Publications in Scientific Journals:
B. Trognitz, F. Trognitz:
"Increasing the efficiency of potato breeding through marker assisted selection-general thoughts. Molecular markers for late blight resistance-when applied for breeders?";
Despite many breathtaking breakthroughs in the area of crop genetics and genomics, plant breeding still widely depends on the methods that had been worked out almost a century ago. This is not because commercial plant breeders are overly conservative but because the new knowledge lacks efficient and economical tools that would permit their application in practice. Breeders desire supporting technologies that would facilitate laborious and time-consuming screening in the field and laboratory. In particular, resistance screening often cannot be performed satisfactorily as the necessary disease pressure and appropriate pathogen populations may be unavailable. In potato breeding, specific and often complex resistances need to be developed, at the same time maintaining high levels of quality and culinary characteristics.
Therefore, it is worthwhile to revisit the facts that comprise the progress in genetics of disease resistance and to analyze current technologies of genotyping and marker assisted selection, with the objective to detect those parameters that limit the efficiency of methods for commercial application. Selection in potato for resistance to late blight will be highlighted as an example. Maps, genes and markers for resistance have been identified - how universal are they? Single genes and quantitative trait loci for race-specific and race non-specific resistance are known - how efficient is their use? Marker technologies based on polymerase chain reaction and DNA hybridization have been developed that are far more efficient than first-generation technologies - is their use in commercial breeding economical? By discussing these issues concepts will emerge that help to pave the way for marker assisted selection (MAS) in potato breeding.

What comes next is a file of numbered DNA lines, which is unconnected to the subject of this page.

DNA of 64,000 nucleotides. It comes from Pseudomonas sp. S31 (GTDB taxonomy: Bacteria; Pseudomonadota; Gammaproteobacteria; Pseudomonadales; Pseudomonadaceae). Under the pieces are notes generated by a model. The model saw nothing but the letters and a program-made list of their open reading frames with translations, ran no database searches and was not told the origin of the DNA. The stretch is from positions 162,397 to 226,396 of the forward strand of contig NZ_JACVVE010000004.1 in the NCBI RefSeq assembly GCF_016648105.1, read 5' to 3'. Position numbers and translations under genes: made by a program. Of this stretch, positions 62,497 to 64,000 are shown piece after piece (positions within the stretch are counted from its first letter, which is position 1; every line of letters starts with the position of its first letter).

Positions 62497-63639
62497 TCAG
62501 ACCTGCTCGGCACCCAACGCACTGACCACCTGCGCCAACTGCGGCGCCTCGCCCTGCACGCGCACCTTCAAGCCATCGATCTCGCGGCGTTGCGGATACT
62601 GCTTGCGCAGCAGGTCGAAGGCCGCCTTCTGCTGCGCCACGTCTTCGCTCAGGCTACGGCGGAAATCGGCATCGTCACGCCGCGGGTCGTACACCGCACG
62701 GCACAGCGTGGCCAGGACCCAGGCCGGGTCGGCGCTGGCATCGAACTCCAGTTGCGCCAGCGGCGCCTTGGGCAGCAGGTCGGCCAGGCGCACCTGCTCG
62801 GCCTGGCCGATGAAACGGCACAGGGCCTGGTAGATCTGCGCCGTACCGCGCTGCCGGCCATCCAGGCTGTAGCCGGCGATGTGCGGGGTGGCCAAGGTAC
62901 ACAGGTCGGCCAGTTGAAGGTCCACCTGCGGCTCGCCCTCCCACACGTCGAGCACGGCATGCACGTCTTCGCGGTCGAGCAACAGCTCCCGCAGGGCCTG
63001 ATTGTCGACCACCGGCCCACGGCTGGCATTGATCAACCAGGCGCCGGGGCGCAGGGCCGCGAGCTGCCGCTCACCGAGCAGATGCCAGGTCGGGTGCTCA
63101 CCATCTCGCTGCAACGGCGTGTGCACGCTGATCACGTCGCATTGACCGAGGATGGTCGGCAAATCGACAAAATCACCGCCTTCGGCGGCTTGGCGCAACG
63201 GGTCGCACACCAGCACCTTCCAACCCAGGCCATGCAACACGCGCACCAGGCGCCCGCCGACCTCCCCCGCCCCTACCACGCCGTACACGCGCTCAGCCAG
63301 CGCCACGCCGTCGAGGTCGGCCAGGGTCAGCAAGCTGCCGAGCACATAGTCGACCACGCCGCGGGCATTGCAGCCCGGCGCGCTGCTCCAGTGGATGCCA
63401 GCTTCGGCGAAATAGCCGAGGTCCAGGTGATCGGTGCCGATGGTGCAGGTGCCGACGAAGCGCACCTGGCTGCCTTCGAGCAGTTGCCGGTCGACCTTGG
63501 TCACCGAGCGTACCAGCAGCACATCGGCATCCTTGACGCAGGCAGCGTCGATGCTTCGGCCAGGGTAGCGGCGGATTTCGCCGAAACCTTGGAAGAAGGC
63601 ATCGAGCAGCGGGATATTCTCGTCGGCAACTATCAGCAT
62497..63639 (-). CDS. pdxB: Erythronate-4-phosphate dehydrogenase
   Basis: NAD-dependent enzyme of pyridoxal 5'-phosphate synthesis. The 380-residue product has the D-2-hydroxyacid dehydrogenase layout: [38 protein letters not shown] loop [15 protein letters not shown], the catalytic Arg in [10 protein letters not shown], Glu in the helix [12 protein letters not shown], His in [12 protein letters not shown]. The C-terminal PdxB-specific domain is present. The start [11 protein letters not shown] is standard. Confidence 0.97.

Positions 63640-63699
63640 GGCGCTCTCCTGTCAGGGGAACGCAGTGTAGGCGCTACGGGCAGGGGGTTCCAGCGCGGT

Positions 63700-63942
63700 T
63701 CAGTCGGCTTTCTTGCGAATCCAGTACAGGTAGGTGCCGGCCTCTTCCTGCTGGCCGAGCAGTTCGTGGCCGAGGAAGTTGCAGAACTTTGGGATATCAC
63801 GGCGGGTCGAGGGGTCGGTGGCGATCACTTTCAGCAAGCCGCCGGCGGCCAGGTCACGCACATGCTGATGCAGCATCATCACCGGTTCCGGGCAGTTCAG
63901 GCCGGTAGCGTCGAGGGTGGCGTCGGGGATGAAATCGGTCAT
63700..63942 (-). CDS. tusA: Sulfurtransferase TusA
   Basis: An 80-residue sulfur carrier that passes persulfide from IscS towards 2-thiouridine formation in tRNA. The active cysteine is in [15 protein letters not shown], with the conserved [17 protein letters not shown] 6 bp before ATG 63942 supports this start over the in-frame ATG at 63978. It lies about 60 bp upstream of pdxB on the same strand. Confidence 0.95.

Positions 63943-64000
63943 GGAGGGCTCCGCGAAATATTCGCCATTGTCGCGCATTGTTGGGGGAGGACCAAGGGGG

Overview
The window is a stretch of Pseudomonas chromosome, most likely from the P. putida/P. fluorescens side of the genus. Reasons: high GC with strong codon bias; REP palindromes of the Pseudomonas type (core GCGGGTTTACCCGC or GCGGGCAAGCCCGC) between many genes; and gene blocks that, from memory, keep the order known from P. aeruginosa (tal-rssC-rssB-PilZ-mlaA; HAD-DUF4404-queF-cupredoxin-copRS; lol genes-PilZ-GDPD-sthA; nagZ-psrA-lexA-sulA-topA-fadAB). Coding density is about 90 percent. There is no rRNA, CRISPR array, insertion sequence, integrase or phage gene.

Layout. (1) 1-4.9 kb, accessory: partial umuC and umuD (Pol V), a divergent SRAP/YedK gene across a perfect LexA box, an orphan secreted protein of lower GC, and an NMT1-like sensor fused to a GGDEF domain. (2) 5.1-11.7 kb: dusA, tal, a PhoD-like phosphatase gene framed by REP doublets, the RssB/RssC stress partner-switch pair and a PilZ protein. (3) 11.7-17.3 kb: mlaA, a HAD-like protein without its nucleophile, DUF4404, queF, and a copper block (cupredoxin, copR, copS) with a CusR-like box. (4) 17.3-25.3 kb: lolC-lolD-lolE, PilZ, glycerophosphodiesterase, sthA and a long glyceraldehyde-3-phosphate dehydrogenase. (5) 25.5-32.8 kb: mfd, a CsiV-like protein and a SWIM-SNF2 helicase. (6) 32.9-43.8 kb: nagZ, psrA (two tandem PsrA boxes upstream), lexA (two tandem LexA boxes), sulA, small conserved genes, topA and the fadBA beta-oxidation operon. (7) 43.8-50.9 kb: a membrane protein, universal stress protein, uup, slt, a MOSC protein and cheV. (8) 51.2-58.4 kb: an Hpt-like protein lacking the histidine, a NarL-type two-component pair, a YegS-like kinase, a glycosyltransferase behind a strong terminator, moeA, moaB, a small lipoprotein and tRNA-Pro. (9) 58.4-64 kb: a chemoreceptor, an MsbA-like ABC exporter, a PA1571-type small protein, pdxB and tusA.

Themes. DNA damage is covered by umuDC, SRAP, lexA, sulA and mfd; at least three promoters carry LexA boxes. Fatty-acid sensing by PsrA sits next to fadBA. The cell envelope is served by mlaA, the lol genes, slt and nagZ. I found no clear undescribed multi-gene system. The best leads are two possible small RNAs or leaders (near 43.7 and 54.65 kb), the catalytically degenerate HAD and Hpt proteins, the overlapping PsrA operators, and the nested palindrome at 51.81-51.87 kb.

The most important parameters required for economical MAS include to have a clear idea of the traits to be selected for, to use proven, reliable markers, to have in place a robust system for the collection and management of DNA samples, and to use technologies whose total cost is below or equal to the cost of the conventional methods. The most striking advantages of MAS are that a breeder will obtain more, and more precise, information than by conventional methodology, field labor can be saved and in that way the breeding process will be intensified. The implementation of the new technology could lead to an even closer collaboration of breeders and scientists. Possible disadvantages include the relative increase of laboratory and computer work within the breeding program, and possible higher costs during the implementation phase of the new technology.
Potato late blight resistance, Marker assisted selection, Potato breeding
Created from the Publication Database of the AIT Austrian Institute of Technology.